Q] What are the various tools available to make this platform and its voice reach as many people as possible?
To help spread the campaign, you can share an action. You can also share the record of the action you’ve taken, in the form of a striking 64-character share-ID, which is itself a tile on a beautiful Monument to the Movement.
Collectively, each tile contributes a piece to a composite digital mural of one of several iconic forebears of the fight to end sexual violence, from Rosa Parks to Harriet Jacobs. You can share the launch video, featuring Tarana Burke.
And you can share the platform itself, for other users to discover. Finally, we’re inviting the world to Act Too in ways that go even beyond this platform. Any company, any brand, any person can do the work to help end sexual violence and Act Too.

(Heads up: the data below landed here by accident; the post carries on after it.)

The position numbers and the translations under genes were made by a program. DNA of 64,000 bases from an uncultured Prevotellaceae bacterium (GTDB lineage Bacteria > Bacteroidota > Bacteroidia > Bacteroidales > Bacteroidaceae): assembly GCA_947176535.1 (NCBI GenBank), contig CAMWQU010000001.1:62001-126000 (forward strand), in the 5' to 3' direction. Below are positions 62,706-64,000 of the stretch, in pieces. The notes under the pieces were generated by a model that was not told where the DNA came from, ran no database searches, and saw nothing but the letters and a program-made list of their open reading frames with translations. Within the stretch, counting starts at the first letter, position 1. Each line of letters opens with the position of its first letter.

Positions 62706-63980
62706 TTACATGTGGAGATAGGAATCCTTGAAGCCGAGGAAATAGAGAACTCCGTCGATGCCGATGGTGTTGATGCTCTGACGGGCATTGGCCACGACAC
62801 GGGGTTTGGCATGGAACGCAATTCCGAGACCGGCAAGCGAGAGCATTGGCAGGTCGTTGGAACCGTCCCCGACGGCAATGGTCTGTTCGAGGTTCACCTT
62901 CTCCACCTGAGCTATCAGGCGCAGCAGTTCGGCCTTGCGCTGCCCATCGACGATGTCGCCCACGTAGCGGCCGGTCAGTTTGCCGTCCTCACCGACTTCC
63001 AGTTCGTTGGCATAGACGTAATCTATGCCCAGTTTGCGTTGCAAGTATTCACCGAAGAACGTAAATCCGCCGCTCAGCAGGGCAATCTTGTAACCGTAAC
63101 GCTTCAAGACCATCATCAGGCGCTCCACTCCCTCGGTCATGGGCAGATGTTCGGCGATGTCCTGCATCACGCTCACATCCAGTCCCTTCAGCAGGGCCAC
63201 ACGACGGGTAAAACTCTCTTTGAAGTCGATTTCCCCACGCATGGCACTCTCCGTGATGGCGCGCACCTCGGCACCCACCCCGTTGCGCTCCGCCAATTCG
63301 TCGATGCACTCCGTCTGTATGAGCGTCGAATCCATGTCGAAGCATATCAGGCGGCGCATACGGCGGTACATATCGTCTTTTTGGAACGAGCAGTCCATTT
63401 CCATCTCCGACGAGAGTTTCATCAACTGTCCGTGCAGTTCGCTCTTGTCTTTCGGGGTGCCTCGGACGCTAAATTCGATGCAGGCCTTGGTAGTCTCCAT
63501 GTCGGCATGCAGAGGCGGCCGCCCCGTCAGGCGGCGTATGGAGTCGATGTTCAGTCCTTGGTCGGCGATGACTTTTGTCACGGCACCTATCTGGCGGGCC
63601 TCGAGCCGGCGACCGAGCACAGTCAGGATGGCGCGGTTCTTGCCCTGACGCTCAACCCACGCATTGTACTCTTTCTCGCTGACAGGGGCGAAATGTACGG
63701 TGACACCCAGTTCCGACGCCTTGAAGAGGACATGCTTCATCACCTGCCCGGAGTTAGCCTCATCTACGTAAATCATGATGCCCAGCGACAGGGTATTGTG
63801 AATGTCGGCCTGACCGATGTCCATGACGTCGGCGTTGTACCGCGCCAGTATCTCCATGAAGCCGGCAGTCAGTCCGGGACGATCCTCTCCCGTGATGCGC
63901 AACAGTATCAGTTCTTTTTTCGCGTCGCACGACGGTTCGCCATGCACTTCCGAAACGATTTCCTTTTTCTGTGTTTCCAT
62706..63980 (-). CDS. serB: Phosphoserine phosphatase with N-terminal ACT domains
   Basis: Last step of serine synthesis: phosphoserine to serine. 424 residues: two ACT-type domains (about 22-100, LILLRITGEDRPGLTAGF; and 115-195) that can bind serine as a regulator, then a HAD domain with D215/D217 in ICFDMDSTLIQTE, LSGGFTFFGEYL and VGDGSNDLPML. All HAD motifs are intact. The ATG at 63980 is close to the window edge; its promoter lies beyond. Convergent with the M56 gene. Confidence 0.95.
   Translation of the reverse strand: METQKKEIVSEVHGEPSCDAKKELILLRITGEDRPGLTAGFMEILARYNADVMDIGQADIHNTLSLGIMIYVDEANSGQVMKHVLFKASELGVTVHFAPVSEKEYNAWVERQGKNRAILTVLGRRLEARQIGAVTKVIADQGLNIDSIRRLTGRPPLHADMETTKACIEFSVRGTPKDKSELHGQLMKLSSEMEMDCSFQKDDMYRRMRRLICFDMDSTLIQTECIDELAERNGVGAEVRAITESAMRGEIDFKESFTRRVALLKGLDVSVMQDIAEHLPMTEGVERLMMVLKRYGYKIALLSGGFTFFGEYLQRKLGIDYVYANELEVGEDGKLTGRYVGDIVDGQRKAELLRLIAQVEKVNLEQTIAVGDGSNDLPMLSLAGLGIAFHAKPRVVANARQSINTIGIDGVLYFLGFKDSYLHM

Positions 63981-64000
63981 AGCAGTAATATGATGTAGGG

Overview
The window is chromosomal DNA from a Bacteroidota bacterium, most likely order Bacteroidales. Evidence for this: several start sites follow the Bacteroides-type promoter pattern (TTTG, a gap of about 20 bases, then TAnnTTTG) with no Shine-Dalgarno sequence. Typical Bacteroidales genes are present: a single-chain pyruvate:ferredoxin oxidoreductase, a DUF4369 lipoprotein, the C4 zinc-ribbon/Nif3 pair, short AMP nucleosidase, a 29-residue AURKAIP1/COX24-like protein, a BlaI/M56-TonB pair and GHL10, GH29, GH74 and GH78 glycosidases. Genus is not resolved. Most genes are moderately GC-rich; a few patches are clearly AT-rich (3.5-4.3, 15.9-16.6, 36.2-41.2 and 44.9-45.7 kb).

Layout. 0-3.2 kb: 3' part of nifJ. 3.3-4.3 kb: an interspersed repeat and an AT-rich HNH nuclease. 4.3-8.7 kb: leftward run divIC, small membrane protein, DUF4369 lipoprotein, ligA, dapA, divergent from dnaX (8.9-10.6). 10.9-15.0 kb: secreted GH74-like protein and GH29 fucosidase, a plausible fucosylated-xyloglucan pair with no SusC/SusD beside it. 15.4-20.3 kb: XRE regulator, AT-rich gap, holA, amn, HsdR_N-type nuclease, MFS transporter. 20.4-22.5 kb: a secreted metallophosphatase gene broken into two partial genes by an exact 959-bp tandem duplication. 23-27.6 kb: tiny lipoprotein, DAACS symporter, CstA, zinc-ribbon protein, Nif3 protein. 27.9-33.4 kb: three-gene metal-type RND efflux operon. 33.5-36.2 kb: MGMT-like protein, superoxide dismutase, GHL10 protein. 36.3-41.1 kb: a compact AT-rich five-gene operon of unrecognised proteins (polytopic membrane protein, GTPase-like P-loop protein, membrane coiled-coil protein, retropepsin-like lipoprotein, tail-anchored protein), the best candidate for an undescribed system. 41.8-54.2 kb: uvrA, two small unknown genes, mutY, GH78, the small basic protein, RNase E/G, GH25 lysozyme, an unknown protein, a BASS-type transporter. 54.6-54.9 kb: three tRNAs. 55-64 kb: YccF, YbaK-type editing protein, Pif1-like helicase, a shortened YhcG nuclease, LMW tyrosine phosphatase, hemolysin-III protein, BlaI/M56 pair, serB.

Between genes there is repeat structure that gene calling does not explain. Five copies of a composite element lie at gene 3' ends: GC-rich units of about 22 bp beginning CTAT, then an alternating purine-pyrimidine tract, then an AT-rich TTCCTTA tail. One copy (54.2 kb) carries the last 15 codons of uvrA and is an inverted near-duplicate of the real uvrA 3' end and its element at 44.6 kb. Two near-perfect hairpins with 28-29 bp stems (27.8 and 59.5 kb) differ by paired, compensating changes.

Q] We have been hearing of using blockchain for activism, and you have actually done that here. How will it bring in more accountability and help the marginalised voices?
So we are recording every act taken on the Act Too platform to the blockchain. We’re doing this for two reasons. First, to record a permanent, immutable record of what happens during this part of the movement. Second, to send a signal to the world that the way we have been recording the stories of survivors and activists has, for the most part, not been good enough.
The fact that this movement’s stories and activities are so under siege by traditional systems of power that it needs to resort to blockchain technology to protect its work, is itself a powerful signal and, we hope, a motivator for engagement and action. In other words, the medium itself is the message.